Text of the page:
Low rates favour borrowing, encouraging substitution of debt for equity in financing structures, increasing financial risk. Where companies and nations are over extended, this decreases incentives to reduce debt. In fact, low interest rates are economically identical to a disguised reduction of the principal amount of the loan.
The effect of low rates on savings behaviour is complex. Low rates can discourage savings, creating a disincentive for capital accumulation which would reduce overall debt levels. Lower earning on savings should encourage spending stimulating economic activity but may perversely encourage greater saving to provide for future needs reducing consumption and demand. Low rates also increase the funding gap for defined benefit pension funds.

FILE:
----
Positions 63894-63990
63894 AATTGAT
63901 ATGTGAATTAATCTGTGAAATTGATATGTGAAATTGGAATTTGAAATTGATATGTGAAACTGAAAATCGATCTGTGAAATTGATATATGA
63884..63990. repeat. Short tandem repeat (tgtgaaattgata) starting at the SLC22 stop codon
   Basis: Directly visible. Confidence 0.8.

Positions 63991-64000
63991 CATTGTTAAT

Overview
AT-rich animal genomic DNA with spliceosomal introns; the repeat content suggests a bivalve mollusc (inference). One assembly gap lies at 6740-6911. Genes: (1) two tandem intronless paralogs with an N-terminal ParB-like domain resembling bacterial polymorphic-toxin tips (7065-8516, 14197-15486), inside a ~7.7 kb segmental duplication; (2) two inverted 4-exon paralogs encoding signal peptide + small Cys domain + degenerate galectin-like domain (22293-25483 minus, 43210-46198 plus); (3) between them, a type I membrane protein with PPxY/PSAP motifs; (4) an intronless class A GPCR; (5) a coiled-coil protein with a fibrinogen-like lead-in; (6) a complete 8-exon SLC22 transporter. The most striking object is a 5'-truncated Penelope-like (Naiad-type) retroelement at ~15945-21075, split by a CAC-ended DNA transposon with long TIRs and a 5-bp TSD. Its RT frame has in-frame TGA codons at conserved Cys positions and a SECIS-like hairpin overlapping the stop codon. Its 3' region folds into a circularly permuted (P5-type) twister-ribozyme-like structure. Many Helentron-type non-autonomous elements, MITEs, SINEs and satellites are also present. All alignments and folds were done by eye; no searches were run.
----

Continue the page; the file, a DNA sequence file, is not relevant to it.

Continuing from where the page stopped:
Low rates do not necessarily increase the supply of credit as risk aversion and higher returns on capital encourage banks to invest in government securities, eschewing loans. Low interest rates also provide an artificial subsidy to financial institutions, allowing them to borrow cheaply and then invest in higher yielding safe assets such as governments bonds.
Low rates encourage mispricing of risk, creating asset bubbles.
Low costs of borrowing encourage investors to seek investments with income, feeding recent demand for high dividend paying shares and low grade debt. Driven by low rates, investors have increased investment in complex capital securities issued by banks and corporations, taking on additional risk, which they may not fully understand, to generate higher income.